In a February 9th article, Civil Beat reporters Lynne Nakagawa and Sara Lin, a good question was raised;
On opening day of the Hawaii Legislature last month, a long power struggle meant that the House of Representatives still hadn't picked it's leader. But when it came time for a voice vote, the cameras that had been on all day were inexplicably turned off. The Hawaii public, unless they were in the room, couldn't witness the events on the floor, but staffers and legislators who were in the Capitol could see it on a closed-circuit TV network. The incident raised questions about why there's one standard of access for lawmakers and other standard for the public.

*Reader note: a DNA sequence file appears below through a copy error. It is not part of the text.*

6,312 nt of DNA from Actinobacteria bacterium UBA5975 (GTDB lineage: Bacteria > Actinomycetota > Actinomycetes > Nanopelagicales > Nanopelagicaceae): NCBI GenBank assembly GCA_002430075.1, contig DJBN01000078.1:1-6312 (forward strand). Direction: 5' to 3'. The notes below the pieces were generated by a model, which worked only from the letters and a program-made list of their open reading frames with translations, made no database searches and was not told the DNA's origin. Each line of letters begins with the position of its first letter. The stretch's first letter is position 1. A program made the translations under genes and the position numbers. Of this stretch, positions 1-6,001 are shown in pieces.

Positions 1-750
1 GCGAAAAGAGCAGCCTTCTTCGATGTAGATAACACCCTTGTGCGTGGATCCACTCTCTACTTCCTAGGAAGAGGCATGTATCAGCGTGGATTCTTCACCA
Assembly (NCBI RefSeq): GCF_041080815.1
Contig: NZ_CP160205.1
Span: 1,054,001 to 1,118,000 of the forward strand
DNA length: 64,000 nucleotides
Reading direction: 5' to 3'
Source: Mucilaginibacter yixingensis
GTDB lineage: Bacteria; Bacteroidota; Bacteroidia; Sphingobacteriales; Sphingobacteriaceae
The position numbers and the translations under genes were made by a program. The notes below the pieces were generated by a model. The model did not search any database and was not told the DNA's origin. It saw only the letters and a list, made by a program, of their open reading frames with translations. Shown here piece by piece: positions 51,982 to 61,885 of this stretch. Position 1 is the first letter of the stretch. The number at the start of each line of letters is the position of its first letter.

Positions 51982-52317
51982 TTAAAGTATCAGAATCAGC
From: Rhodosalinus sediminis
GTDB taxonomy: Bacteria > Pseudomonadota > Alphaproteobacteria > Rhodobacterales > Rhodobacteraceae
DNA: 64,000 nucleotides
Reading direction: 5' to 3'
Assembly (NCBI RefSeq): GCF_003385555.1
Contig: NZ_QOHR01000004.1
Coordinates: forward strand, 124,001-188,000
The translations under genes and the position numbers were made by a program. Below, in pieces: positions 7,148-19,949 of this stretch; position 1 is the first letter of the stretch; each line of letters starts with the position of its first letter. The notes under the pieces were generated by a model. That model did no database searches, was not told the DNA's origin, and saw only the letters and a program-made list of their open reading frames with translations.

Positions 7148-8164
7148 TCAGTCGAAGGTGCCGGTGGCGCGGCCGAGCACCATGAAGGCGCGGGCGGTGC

Why indeed? According to Civil Beat, in a brief interview with House Clerk
Pat Mau-Shimazu, the Olelo feed was cut as a cost saving measure. The House pays for coverage from Olelo, according to the House Clerk, by the hour. It's one thing to suspend the feed while the House is in recess, or in Caucus, as a cost saving measure, it's another entirely to cut the feed during a critical House vote for the Speaker of the House. While it also important to note, as Civil Beat did, that Pat Mau-Shimazu didn't have the authority to make the decision; only the Speaker of the House, according to House Rules, can make that call. Though the battle for an elected Speaker was ongoing, upon the opening of the Legislature, Representative Mark Nakashima, per the Hawaii State Constitution, was the acting Speaker. So not only is the decision to shut off the public feed a poor one, but it seems the decision wasn't even the House Clerk's to make.